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Bail set at $9 million each for Oklahoma shooting suspects

  • ASSOCIATED PRESS
    This photo combo of images provided by the Tulsa Police Department via the Tulsa World shows Jacob England, left, and Alvin Watts. According to police, England, 19, and Watts, 32, will be charged with three counts of murder and two counts of shooting with intent to kill, after being arrested early Sunday, April 8, 2012, for their involvement in the recent shootings in Tulsa, Okla., that left three people dead and two others critically wounded. (AP Photo/Tulsa Police Department via Tulsa World)
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TULSA, Okla. >> Two Oklahoma men suspected in a shooting rampage that left three people dead and terrorized Tulsa’s African-American community appeared in court Monday and had bond set at more than $9 million each.

Jake England, 19, and Alvin Watts, 32, appeared via closed-circuit television from jail. Both are being held on suspicion of three counts of first-degree murder, two counts of shooting with the intent to kill and one count of possession of a firearm in the commission of a felony. They will be formally charged at a later date.

Neither man had an attorney present Monday. The judge set bond at $9.16 million apiece and scheduled their next appearance for April 16.

Police have identified both suspects as white, while all five victims in the early Friday shootings were black. Police and the FBI cautioned that it was too early to say whether the attacks in Tulsa’s predominantly black north side were racially motivated. Police spokesman Jason Willingham said that based on Facebook postings attributed to England, a wish to avenge the death of his father might have been a factor.

A Thursday Facebook update that appeared to have been written by England blamed his father’s death on a black man and used a racial slur. The posting said Thursday was the second anniversary of his father’s shooting death.

"It’s hard not to go off," given the anniversary and the death of his fiancée earlier this year, the posting said.

"It’s apparent from the posting on the Facebook page that he had an ax to grind, and that was possibly part of the motive," Willingham said. "If you read the Facebook post and see what he’s accused of doing, you can see there’s link between the two of them."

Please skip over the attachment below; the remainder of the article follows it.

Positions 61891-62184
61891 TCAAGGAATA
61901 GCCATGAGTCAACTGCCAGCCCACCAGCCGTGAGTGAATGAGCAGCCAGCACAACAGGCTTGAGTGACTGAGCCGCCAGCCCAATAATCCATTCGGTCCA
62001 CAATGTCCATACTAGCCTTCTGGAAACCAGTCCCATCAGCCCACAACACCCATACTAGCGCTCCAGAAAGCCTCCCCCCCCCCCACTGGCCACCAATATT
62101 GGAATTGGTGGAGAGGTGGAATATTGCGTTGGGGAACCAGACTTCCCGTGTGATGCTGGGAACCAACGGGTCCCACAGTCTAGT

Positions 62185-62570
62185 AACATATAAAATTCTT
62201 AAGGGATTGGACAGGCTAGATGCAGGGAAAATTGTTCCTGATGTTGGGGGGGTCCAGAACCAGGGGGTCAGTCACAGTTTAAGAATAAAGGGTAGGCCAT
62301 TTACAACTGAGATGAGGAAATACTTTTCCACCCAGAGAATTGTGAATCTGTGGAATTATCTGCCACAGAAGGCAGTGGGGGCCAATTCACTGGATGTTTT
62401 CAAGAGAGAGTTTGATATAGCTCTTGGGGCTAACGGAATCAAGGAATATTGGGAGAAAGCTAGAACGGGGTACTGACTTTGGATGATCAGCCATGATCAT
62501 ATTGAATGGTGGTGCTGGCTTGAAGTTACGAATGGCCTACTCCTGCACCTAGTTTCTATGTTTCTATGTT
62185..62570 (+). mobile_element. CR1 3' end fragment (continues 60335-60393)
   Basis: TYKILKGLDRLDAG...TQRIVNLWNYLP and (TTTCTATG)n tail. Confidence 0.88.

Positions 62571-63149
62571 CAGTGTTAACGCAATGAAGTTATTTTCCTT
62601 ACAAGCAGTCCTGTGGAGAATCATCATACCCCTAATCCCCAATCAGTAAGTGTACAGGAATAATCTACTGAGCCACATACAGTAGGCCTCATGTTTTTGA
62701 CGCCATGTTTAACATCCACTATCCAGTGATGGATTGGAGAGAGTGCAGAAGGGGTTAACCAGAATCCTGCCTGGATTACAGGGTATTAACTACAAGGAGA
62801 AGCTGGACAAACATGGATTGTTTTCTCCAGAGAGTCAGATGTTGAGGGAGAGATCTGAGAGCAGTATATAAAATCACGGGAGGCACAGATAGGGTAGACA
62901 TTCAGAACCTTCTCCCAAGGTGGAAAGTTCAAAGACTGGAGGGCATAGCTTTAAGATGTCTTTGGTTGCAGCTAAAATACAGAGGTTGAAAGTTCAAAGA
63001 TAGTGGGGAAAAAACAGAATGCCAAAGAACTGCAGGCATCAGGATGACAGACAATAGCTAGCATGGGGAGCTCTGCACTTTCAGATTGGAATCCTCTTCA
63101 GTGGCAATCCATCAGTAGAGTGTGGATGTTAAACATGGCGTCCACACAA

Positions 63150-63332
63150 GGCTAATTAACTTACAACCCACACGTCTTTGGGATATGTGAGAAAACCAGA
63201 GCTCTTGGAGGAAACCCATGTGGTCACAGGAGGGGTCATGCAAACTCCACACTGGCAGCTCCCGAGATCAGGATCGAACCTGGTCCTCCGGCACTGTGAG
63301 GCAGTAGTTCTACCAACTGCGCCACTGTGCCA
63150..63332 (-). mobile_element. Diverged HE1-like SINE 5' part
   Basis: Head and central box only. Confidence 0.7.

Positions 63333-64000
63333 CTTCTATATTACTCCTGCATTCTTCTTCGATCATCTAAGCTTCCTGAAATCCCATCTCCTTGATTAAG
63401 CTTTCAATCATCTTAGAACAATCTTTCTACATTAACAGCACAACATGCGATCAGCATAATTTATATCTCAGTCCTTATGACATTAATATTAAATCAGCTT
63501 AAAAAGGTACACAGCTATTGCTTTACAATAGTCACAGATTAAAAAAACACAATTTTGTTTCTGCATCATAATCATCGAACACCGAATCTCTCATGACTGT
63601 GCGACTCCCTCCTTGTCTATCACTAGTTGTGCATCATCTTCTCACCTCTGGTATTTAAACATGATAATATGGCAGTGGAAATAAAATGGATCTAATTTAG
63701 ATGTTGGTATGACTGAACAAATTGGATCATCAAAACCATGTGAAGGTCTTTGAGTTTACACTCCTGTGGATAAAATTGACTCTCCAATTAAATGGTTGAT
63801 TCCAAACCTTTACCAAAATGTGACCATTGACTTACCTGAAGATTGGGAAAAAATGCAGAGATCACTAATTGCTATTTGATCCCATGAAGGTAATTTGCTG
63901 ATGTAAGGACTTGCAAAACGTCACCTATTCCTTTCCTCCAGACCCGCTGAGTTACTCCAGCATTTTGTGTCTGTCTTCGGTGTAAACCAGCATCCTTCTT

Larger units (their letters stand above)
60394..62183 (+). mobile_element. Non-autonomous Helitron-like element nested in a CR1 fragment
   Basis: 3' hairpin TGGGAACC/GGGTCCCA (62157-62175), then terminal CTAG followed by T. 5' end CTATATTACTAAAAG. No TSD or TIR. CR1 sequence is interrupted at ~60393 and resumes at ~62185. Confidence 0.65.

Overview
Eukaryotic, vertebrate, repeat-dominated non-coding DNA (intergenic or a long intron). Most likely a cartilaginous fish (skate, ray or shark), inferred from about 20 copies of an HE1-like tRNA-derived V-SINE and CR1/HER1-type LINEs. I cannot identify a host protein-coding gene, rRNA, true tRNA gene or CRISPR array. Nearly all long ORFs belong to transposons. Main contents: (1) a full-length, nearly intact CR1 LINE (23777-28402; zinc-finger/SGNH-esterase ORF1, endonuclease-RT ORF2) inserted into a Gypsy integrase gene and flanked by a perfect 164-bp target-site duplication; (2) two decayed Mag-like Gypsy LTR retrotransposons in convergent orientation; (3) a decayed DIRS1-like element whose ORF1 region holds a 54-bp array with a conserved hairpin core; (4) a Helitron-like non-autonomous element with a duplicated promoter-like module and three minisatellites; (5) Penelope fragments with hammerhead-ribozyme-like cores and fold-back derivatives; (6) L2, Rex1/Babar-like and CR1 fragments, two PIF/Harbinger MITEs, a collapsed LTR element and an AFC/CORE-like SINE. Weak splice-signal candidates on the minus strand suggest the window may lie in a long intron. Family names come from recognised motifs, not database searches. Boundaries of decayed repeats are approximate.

The Facebook page had been taken down by Sunday afternoon.

Watts’ brother, Gene, told the Tulsa World that Watts moved in with England soon after his father died to help him deal with his anger, which seemed to be racially focused, pay bills and get his life back together. He said his brother also had some issues, but he would be shocked if he was involved in the shootings.

"I’ve never known my brother to be no racist or anything like that," Gene Watts said. "I know he was going through a little bit of depression problems, but other than that, he’s got in little scuffles before, but he’s never went off and done this.

"I can’t believe it, and I know the world can’t believe it either. I’m just sorry about the whole ordeal. My heart goes out to everyone affected."

Alicia Houston told the newspaper she has known England since he was a child and "from the time his father died, that boy has been somebody else." She said England needed therapy "from the beginning" but didn’t receive it. He was taking medication for depression, she said.

The Tulsa World reported that England’s father, Carl, was shot in the chest during a scuffle with a man who had tried to break into his daughter’s apartment. England later died.

Pernell Jefferson faces a May trial in that case on charges of attempted burglary and possession of a firearm after being convicted of a previous felony, according to court records. He is already serving a six-year sentence on a weapons charge in another case, according to Department of Corrections records.

Acting on an anonymous tip and backed by a helicopter, police followed England and Watts from the home they shared in Turley and arrested them Sunday without incident, police said.

Task force commander Maj. Walter Evans said investigators recovered a weapon but that it was not clear who fired the shots. They also found a truck that had been burned.

The Rev. Warren Blakney Sr., president of the Tulsa NAACP, said the arrests came as a relief. Black community leaders met Friday night as fears mounted over the shootings — and the possibility of retaliatory attacks.

"The community once again can go about its business without fear of there being a shooter on the streets," Blakney said.

Police Chief Chuck Jordan said the gunmen appeared to have chosen their victims at random. Police identified those killed as Dannaer Fields, 49, Bobby Clark, 54, and William Allen, 31. Two men were wounded but were released from the hospital, Jordan said. Police identified them Monday as David Hall, 46, and Deon Tucker, 44.

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Associated Press writers Rochelle Hines in Oklahoma City and Erica Hunzinger in Chicago contributed to this report.

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